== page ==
Although I enjoy reading all the baby-sitters club books I especially liked this one. Jessi's secret language tells a wonderful story in descriptive words and a way that makes you want to read to the end the moment you pick it up. Jessi has some problems fitting in but she perseveres and helps others, not just herself. I recommend this particular book to most people, especially people who have some trouble fitting in like Jessi. Most of the other baby-sitters club books I would recommend to baby ...more
Kristine Pratt
This is one of my favorite of the Baby-Sitters Club books. Jessi learns ASL in order to care for a child. The larger storyline here shows genuine caring and community spirit - teaching others sign language, building acceptance for those who are different, and providing new opportunities for the disabled. I mean seriously, all this and the girl is only 11!

Love the Jessi books and look forward to re-reading them all again.
Ashely Nicole
Such a joy to read!

I decided to read this book because I was feeling a bit nostalgic. I grew up reading these books and had all of them at one point. Jessi was always one of my favorites. I love the fact that she's a dancer. I love how she gets to learn sign language and mix it together with her ballet in this book. I love the way Ann M. Martin used her to tell the story. Very unique and easy to read way. Overall, this book took me back and made me feel good as I read it. I would definitely reco
okay, so the joke has always been that jessi is only ever the black character, and her stories always revolve around how she is black and oppressed-- but actually, i found a lot more to her in this than i remembered-- not even just that she dances, but that she's really into words... and there's this whole cool thing in this story about sign language as a way to dance and talk at once... i mean, the books are always simplistic and stuff in the special bsc way, but... i really thought it was swee ...more
Fantastic books for young girls getting into reading!! Great stories about friendship and life lessons. The characters deal with all sorts of situations and often find responsible solutions to problems.

I loved this series growing up and wanted to start my own babysitting business with friends. Great lessons in entrepreneurship for tweens.

The books may be dated with out references to modern technology but the story stands and lessons are still relevant.

Awesome books that girls will love! And the
All my sign language came rushing back when I read this. It was pretty cool!
I have serious problems with this book. Is ASL that easy?? Every kid seemed to learn it in a couple of weeks :S I guess I'm a bit biased because I watch "Switched at Birth" ( where many of the Hearing Impaired Community problems are addressed and people don't find it so easy to learn.
In other themes... this is my first Jessi book (had never read one from her POV) and she kind of disappointed me but I don't really know why :S I guess I really felt I was readin
Delicious Strawberry
It was always refreshing to see the Baby-Sitters Club encounter kids that were different in some way (for example, Kristin babysat an autistic girl) In this book, Jessi takes on the baby-sitting duty of a boy who is deaf. The book was well-written and researched. Yes, it's a kids' book, so it doesn't offer a complex perspective in the world of the deaf or anything like that, but for its reading level, the context was presented appropriately, and it was cool to see Jessi learn sign language.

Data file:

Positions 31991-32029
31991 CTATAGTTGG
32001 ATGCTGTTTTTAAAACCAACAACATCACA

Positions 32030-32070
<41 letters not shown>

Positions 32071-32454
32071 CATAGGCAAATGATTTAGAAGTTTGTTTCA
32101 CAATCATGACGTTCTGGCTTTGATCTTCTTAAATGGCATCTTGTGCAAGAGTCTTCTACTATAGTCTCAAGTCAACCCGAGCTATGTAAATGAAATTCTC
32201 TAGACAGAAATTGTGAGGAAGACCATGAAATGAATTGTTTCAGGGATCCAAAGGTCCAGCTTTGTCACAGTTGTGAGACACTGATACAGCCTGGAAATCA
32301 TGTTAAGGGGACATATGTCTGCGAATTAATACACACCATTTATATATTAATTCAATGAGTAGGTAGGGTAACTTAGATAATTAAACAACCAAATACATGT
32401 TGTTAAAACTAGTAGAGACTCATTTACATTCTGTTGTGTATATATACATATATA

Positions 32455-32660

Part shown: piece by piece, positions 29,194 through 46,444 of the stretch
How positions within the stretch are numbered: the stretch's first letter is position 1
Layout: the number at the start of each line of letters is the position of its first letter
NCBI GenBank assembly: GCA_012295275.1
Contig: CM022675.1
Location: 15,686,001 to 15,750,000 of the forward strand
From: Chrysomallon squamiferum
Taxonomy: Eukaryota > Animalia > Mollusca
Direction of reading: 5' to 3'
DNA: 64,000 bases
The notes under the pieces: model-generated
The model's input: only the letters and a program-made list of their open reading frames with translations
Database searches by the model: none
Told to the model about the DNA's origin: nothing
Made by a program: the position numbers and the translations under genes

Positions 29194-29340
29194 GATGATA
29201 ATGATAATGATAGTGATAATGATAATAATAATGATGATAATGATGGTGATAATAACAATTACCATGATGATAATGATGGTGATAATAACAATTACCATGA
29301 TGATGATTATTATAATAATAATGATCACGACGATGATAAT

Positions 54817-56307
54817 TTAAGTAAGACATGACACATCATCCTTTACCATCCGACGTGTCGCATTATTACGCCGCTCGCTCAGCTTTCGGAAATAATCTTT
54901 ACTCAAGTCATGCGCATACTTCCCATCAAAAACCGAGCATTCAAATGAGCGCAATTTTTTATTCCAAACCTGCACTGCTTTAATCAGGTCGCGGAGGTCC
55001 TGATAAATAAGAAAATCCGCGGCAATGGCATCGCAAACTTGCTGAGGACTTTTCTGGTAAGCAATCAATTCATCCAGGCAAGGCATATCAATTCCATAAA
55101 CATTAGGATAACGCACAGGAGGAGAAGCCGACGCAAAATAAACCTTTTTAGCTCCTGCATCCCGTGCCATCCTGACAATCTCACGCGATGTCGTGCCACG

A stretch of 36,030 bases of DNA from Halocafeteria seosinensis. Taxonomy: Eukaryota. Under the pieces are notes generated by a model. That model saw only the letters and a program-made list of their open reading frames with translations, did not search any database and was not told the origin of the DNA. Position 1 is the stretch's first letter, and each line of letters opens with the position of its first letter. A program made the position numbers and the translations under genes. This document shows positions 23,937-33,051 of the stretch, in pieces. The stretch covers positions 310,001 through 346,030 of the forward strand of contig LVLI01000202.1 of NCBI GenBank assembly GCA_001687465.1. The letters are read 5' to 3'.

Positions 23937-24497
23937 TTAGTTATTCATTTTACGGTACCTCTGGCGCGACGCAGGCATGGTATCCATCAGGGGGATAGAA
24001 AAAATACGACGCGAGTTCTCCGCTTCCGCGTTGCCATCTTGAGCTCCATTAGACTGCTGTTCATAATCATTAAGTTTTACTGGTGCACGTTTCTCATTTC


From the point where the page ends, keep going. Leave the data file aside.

Rachel Brand
This isn't one of my favourite BSC books - Mallory and Jessi never seemed to have such strong character development as the older characters - but I still enjoyed it a lot. This book covers a lot of issues - the difficulties of living with a deaf sibling, coping with jealousy, moving to a new neighbourhood and making new friends. Quite impressive for under 150 pages! BSC books are the best comfort reading for exam time. 8/10
This was always one of my favorites. I love Jessi. This would be a great book for a girl who enjoys dancing, or would like to learn more about ASL. The signs are described well enough in the book to imitate on your own. A dictionary in the back would be nice, though.
I learnt the finger-spell alphabet after reading this, as the copy I read had a few pages about Auslan at the end! I wonder if the American ones had the same about Amslang? I still remember the alphabet, too. :D
Jan 14, 2009 Nur marked it as to-read  ·  review of another edition
I like this book very much because it shows how death people can talk withought making any noise and how much people can be mean and hert someone because they don't get there way!!!
Maria M. Elmvang
One of my favourite BSC books. I tend to prefer Jessi's books, because I love reading about her ballet, and as I'm also very fascinated by sign language, this is extra interesting to me.
Termasuk judul dalam seri ini yang paling saya suka. Tentang Jessi yang tunarungu dan bantu BSC. Beda dari judul-judul yang lain.
maybe this is what got me into learning some sign language-or maybe it was aunt tina's mom..I luv u Grandma White. <3
This whole series is great for girls between 11-15 years old. I read every last one of them as I was growing up.
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Ann Matthews Martin was born on August 12, 1955. She grew up in Princeton, New Jersey, with her parents and her younger sister, Jane. After graduating from Smith College, Ann became a teacher and then an editor of children's books. She's now a full-time writer.

Ann gets the ideas for her books from many different places. Some are based on personal experiences, while others are based on childhood me
More about Ann M. Martin...